HILLSBORO, Ore. — As a crane lowered a “glulam” beam and construction workers on either end deftly guided it into connection with two upright wooden columns, a tour group member shook his head and said, “It’s like Lincoln Logs.”

Kind of. Which may in part explain some of the attraction of builders and designers to the potential use of strong, precisely engineered, carbon-storing wood beams, columns, wall panels and floor decking. As Chris Evans, a Swinerton Builders project manager put it, wood is the first building material people use to make the forts, homes and hideouts of childhood.

These days, builders and designers are joining mill owners, university researchers and policy makers in taking a fresh look at advanced wood products, “mass timbers” and what’s come to be called “tallwood” design. Advocates believe it can replace concrete and steel in mid- to even high-rise buildings, and provide an economic jolt to rural Oregon in terms of forest management and mill jobs.

In Hillsboro, Evans and Swinerton Builders are overseeing construction of the largest known U.S. building to date that uses cross-laminated timber, or CLT, for flooring, and glulam posts and beams.

The Oregon headquarters of First Tech Credit Union will be five stories and high and have 156,000 square feet of office space. Swinerton Builders is the general contractor.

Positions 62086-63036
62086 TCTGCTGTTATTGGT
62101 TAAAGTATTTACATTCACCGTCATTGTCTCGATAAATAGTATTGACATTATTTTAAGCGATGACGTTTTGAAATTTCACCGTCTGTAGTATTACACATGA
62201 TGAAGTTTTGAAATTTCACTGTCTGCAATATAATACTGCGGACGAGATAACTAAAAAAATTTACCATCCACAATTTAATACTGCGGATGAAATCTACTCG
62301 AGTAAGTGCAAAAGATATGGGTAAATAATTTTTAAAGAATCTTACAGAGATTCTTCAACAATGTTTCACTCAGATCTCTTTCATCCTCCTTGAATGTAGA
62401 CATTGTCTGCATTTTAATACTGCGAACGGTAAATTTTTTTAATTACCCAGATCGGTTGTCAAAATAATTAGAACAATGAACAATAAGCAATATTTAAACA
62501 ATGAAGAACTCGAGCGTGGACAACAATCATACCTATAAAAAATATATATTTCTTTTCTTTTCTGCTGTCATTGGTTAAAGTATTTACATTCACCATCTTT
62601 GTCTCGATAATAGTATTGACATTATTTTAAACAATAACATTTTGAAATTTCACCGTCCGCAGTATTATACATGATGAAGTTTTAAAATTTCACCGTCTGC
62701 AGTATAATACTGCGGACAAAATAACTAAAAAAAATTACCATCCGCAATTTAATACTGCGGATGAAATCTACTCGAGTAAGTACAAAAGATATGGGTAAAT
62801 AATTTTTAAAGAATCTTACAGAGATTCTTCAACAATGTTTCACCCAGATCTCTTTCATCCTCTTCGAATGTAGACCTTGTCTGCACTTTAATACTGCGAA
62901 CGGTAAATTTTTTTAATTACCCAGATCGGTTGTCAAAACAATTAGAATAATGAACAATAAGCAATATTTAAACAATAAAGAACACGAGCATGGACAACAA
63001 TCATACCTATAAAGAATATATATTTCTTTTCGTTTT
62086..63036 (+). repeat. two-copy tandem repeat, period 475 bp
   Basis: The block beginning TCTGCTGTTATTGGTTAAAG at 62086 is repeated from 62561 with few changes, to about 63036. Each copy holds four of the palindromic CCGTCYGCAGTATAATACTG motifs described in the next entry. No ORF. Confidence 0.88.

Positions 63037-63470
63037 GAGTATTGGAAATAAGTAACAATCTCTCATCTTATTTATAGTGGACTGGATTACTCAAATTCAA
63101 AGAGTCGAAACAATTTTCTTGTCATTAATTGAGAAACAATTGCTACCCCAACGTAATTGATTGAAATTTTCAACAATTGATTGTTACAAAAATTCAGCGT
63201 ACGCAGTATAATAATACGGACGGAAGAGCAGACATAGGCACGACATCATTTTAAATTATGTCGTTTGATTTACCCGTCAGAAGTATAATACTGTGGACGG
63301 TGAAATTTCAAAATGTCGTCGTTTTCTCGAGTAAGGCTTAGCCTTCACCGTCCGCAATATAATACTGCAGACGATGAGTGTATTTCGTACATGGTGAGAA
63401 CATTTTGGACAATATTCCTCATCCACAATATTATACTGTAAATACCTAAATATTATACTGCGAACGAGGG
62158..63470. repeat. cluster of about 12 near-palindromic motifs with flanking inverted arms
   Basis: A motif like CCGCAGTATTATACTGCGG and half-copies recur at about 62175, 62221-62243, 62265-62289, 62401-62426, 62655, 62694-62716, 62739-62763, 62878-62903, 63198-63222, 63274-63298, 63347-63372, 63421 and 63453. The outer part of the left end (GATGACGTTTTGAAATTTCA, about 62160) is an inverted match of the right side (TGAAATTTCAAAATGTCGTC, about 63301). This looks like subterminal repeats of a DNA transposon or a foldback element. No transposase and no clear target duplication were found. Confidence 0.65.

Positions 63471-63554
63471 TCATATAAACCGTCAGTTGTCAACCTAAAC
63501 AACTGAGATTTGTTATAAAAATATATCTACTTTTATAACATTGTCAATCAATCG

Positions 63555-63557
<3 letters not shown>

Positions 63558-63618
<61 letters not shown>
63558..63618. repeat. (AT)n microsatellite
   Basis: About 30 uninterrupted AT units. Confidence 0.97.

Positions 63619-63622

Another tall wood building planned for Portland, called Framework, will be 12 stories high and will have five floors of affordable housing, That project was awarded a $1.5 million federal design competition grant to help with seismic and fire testing and certification.

Oregon is trying to jump start the technology and potentially revive its timber industry. CLT panels, made by layering lumber in alternating directions and bonding them with adhesive, can be up to 65 feet long and 20 feet wide. DR Johnson Lumber Co., in Riddle, Ore., was the first U.S. manufacturer certified to make CLT. Meanwhile, Freres Lumber Co., in Lyons, Ore., is opening a milling facility to make similar “mass plywood panels” out of veneer.

Oregon State University’s forestry and engineering programs have partnered with the University of Oregon’s architecture program to form the TallWood Design Institute at OSU.

About 50 people took part in an Oct. 3 tour of Portland-area projects organized by the Oregon Forest Resources Institute, and heard talks by architects, builders and developers. For now, speakers said, mass timber construction is more expensive than concrete and steel, but is much quicker because of the way pre-fabricated sections can be fitted together. Experts said the technology will be “open sourced,” meaning it will be available for replication elsewhere, which should speed market expansion.

At the First Tech building construction site, architect Scott Barton-Smith said wood is an authentic regional material in the Pacific Northwest and “part of the solution” when it comes to carbon sequestration.

He also talked about the warmth of wood products.

“The best reason to use wood on a building like this is because it’s beautiful,” he said.

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